Editor’s Note: This post was co-written by Joyce Lee, Enterprise Account Executive, EdTech, at LinkedIn.
Online learning is here to stay: 40% of all workforce learning is now digital, according to activity on the LinkedIn platform. Hand-in-hand with this, data from HolonIQ, a provider of global education market intelligence, points to an evolution in the education marketplace, with an array of options and alternative pathways for skilling and upskilling.
One example is the growing interest in micro-credentials. Before COVID-19, individuals spent over $2 trillion on post-secondary education, with $36 billion allocated to online degrees and $19 billion to micro and alternative credentials. These learning models will continue to play a critical role reshaping the post-secondary education landscape as they gain more credibility.
We also see a surge of interest in non-degree online training options, including certificates, bootcamps, online MBAs, and short courses. Examples include Western Governors University’s academy program as an on-ramp to an online degree program, and Google’s certificate program as a college alternative.
Businesses and Learners Prefer New Learning Options
Businesses are experiencing increased adoption in digital learning and training. Through digital learning options, they gain agility and better tracking of their workforce’s upskilling and reskilling.
This shift also illustrates the growing learner preference for more flexibility and bite-size education. Micro-credentials and other learning alternatives empower learners to select and bundle their learning experience. Both consumers and businesses can take advantage of ala carte education opportunities, selecting from short courses delivered via alternative and micro credential options.
A single parent with a day job might gravitate to short videos and compressed courses they can take on their own time to upskill. Or a career military soldier could seek an affordable way to quickly acquire the needed knowledge and skills to enter the tech world.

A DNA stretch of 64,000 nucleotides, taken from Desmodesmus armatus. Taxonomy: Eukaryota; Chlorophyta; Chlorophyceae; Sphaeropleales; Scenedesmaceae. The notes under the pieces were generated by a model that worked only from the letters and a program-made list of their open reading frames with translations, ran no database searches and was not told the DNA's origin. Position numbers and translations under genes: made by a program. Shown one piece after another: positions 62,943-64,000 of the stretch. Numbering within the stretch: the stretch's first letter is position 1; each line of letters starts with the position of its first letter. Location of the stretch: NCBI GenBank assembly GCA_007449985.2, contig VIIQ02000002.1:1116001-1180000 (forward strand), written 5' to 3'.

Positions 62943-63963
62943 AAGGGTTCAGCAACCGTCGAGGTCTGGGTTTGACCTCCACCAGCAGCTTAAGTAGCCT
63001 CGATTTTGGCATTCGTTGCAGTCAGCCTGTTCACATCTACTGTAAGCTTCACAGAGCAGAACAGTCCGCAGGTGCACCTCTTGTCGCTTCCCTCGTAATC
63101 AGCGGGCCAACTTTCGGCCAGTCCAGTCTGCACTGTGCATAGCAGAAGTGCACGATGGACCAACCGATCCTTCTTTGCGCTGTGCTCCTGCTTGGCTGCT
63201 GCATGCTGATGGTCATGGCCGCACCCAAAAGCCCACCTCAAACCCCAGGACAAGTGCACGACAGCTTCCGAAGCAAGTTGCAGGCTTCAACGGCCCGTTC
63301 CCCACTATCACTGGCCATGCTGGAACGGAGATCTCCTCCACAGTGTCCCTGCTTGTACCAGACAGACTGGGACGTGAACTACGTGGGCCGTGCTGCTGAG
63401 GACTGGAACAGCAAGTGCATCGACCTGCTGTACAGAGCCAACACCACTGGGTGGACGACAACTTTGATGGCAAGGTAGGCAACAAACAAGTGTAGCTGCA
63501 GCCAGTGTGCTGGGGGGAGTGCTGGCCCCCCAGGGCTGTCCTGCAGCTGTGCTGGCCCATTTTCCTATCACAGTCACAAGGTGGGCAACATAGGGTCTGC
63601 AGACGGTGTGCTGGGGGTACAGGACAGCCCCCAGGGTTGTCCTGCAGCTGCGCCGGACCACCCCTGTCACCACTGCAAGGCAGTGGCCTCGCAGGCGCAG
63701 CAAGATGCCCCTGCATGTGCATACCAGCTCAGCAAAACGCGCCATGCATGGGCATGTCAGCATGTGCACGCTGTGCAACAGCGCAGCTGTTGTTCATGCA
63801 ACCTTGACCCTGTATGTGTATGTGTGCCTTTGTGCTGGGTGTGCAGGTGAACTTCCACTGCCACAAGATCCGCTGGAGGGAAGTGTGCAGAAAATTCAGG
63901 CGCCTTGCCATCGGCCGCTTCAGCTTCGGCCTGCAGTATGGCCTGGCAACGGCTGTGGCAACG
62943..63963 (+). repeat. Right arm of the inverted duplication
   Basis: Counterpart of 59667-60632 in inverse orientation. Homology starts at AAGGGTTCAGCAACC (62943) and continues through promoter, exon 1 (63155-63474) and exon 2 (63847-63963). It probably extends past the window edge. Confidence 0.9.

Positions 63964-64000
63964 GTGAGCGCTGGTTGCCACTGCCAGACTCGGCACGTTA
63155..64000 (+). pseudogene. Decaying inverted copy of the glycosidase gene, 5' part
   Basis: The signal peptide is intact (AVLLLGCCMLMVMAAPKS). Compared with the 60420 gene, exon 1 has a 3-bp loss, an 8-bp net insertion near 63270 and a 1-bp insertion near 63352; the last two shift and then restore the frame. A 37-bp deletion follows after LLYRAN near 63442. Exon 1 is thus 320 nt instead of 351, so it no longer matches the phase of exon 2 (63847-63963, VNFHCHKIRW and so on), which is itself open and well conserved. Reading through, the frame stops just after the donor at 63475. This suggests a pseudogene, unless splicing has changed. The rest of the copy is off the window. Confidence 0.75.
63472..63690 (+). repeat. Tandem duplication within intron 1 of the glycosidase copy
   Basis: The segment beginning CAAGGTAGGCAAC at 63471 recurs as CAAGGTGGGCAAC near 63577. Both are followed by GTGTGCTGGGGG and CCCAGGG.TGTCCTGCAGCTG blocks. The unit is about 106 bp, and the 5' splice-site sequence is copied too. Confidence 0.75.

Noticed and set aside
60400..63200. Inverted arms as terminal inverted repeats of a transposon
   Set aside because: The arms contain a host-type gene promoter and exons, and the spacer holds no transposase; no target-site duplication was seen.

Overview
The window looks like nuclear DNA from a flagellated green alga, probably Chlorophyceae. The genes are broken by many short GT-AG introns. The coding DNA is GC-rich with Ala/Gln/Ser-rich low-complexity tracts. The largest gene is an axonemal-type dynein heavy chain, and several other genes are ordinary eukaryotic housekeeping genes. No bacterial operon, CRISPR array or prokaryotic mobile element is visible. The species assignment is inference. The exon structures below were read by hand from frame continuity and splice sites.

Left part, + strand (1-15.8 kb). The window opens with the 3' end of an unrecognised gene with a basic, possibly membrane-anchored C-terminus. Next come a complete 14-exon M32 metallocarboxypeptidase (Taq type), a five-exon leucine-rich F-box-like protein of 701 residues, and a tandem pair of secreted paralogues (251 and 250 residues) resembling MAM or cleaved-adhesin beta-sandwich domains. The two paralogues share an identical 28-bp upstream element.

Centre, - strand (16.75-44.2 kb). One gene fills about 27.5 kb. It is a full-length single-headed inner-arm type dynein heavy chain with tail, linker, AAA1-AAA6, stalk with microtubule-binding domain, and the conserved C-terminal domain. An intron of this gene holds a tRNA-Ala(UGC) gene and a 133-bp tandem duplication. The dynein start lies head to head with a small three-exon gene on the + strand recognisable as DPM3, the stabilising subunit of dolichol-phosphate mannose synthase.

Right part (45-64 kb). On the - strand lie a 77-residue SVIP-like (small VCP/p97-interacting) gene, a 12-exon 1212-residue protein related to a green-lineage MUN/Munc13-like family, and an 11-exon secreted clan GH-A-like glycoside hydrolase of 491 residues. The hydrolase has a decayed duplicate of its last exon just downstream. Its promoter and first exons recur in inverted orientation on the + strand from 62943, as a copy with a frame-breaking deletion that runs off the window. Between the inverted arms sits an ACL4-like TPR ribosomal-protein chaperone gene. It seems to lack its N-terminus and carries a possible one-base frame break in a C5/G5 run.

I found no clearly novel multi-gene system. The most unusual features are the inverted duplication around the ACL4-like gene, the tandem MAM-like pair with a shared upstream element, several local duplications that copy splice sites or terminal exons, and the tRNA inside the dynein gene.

These are just two of many types of learners taking advantage of new, easily accessible learning options that are focused on specific jobs and skill sets, and can help increase earning capacity.
Branding Matters in a Crowded Market
While this shift bodes well for both learners, employers and learning providers, as mentioned in HolonIQ’s recent Future of EdTech webinar hosted by LinkedIn, the average consumer and business doesn’t know about these alternatives.
With so many options in the market, how do companies and learners quickly and confidently figure out the right one for them? Many organizations and learners are unaware of the new learning options.
As the lines blur and traditional learning institutions now compete with focused digital learning platforms such as Codeacademy, Coursera, Pluralsight and others, branding to drive awareness is critical. The pressure is on for universities and other learning providers to make adult learners and businesses aware of their offerings and their value.
The mandate is two-fold:
- Create audience awareness about this brand-new category
- Break through in a crowded market
With the pressure on to capture market share, many marketers are earmarking the majority of their spend on conversion tactics. This is a common strategy for well-known brands. However, in a crowded – and nascent – marketplace, brands can’t make assumptions about how far their recognition carries. It turns out that 50% of buyers incorrectly identify the brand behind the ad – often attributing the ad to a competitor.
But in a nascent category, marketing needs to balance short-term results with the long-term impact of brand building. According to separate research, B2B brand building should account for 46% of marketing spend, while lead generation should account for 54%.
Breaking through in today’s market requires the perfect blend of driving brand awareness and educating the market on how these new learning options work and fit together to deliver unprecedented value.
A Huge Market Opportunity is Available for the Taking
Traditional universities along with direct-to-consumer and corporate learning providers are faced with an enormous opportunity to reach a growing audience of adult learners. While both consumers and businesses have many education choices at their fingertips, they are overwhelmed and confused trying to make sense of options in this new marketspace.
Universities and vendors in the EdTech sector shouldn’t assume their target audience understands their offering and unique selling proposition. Those that enjoy name recognition can’t rest on their brand laurels. With all the changes afoot, long-established brands aren’t necessarily the answer in today’s world.
The smart strategy is for universities and vendors to double down on the future to give their brands a fighting chance. And the winning recipe is balancing short-term needs with a longer term focus on investing in the brand to make it stand out in a crowded market.
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